That said, when I ventured out of my comfort zone and went along to a comedy show I was pleasantly surprised by how much I was able to take in and enjoy. To be fair, as it was more a drama than a stand-up gig it was probably easier to follow. Nevertheless, it was the first time somebody had ever made me laugh in a language other than Irish or English. And again, like the game of charades in the pharmacy, the bizarre experience of listening to the crazed rants of a sex-starved French housewife as she deals with a mid-life crisis and a cheating husband, definitely served as an effective learning tool for a whole range of new vocabulary.

On a side note, it really is amazing how unequivocally clear a word’s meaning can be, given just a little context. The word ‘salope’ for instance, spat out by the comedienne as she described her husband’s mistress, required no explanation.

Events Narbonne

Posters from a comedy show and movie (without subtitles!) I saw in France.

In trying to assess the value of my short immersion excursion I’d say, first of all, I would have liked to put myself out there a little more. My big plans to put my Duolingo-acquired chat-up lines to work never materialised and a huge pile of corrections kept me from venturing outside of Narbonne itself.

Truthfully, I don’t think there is anything of enormous significance I can do now that I couldn’t beforehand. Even the new words I’ve learnt don’t amount to much more than a handful.

Notwithstanding all that, I do believe that the trip was really worthwhile. Firstly, I was exposed to a much more diverse range of vocabulary and registers than ever before, from the sordid to the sacred.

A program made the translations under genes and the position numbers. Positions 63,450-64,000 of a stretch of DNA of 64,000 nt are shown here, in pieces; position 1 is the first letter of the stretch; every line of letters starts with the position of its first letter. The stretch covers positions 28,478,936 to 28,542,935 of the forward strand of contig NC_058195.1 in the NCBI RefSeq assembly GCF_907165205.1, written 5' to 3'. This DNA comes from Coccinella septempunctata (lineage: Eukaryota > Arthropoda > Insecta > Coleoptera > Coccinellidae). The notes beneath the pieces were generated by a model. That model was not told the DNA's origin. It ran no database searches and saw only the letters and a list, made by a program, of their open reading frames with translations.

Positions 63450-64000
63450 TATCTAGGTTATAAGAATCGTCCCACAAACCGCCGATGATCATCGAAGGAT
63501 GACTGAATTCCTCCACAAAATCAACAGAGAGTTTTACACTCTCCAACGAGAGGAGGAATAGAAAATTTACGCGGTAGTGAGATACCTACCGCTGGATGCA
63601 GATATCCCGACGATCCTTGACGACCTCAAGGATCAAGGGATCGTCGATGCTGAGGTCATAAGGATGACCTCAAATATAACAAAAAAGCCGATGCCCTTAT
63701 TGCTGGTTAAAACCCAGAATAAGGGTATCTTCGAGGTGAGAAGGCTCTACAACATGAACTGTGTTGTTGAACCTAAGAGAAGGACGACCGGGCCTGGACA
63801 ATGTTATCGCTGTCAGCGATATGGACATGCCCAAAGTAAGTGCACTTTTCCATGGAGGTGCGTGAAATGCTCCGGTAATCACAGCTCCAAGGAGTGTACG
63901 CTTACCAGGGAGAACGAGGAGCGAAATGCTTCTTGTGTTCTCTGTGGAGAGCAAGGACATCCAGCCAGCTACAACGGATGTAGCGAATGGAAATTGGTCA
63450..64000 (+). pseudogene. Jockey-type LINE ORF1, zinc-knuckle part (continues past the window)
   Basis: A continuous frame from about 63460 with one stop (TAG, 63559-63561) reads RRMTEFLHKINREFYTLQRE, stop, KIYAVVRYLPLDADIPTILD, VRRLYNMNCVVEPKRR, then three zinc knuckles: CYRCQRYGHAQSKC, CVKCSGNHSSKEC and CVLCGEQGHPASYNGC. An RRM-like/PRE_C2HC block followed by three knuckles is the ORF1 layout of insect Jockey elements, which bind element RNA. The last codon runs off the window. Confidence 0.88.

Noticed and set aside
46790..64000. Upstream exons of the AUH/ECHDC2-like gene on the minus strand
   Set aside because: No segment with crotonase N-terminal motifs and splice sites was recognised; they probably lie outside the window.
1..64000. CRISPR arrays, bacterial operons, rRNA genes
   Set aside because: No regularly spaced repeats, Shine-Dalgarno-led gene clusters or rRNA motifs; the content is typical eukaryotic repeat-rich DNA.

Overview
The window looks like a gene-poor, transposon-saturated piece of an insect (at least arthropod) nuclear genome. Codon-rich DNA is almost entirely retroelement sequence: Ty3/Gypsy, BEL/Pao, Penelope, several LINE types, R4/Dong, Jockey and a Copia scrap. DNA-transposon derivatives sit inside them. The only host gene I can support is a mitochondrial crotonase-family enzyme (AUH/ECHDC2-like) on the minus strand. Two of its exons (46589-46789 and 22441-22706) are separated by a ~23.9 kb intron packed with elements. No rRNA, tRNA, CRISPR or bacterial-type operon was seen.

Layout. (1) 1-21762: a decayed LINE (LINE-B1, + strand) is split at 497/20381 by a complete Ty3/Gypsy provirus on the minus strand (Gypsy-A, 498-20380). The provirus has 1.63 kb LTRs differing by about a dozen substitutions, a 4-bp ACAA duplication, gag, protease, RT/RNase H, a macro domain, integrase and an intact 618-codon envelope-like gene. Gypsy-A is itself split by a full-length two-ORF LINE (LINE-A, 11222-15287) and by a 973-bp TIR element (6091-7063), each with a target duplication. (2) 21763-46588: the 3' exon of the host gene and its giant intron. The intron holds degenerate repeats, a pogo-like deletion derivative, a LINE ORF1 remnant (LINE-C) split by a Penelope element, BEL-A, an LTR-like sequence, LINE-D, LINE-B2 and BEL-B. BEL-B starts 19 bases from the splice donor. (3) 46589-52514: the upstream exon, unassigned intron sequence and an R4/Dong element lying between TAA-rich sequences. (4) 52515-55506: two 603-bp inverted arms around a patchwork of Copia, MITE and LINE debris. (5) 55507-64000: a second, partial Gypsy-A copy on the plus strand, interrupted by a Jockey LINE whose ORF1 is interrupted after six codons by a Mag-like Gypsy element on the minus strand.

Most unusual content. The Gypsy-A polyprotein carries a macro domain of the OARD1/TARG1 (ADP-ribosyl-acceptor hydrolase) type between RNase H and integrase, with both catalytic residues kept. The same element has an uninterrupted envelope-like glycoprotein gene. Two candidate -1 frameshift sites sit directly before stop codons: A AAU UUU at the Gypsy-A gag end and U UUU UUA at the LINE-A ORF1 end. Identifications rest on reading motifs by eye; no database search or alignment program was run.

Secondly, in learning through living I found things registered and remained a lot quicker than is the case with other methods. Perhaps because they were so hard-won, or done so independently, I will never forget the words and phrases I learnt on my feet while trying to work through one of my many daily ‘challenges’.

There is also a great legitimising effect associated with the accomplishment of even the most elementary of practical tasks: ordering a pizza over the phone, registering for a library card, seeking medical advice, traveling from one town to the next by public transport. Though these might seem insignificant, their successful completion meant my French language skills moved from the abstract to the real-life. I have proved to myself that I can use my French to achieve real, concrete things.

Above all else, the most significant result of my trip has been an emotional one. Almost everyone I encountered was incredibly encouraging and supportive. My stumbling, stuttering French was never met with annoyance or a lack of patience. People seemed genuinely enamoured by my efforts with their language, especially when I would insist against their switching to English.

As a result of all the goodwill and warmth I experienced I have developed a stronger bond and affection for my target language. Something I am sure will strengthen my resolve and my motivation.

Hopefully, I’ll get another chance in the near future to do something like this again, and for a longer period of time if possible. With that in mind, I’d really appreciate hearing about other people’s experiences of learning through immersion. If you’ve ever done something similar, be it a short trip or a permanent relocation, I’d love to hear from you. How do you get the most out of it? What are the do’s and don’ts? Whether you’ve had a great success or an unmitigated disaster please do share your story, your thoughts, and your advice!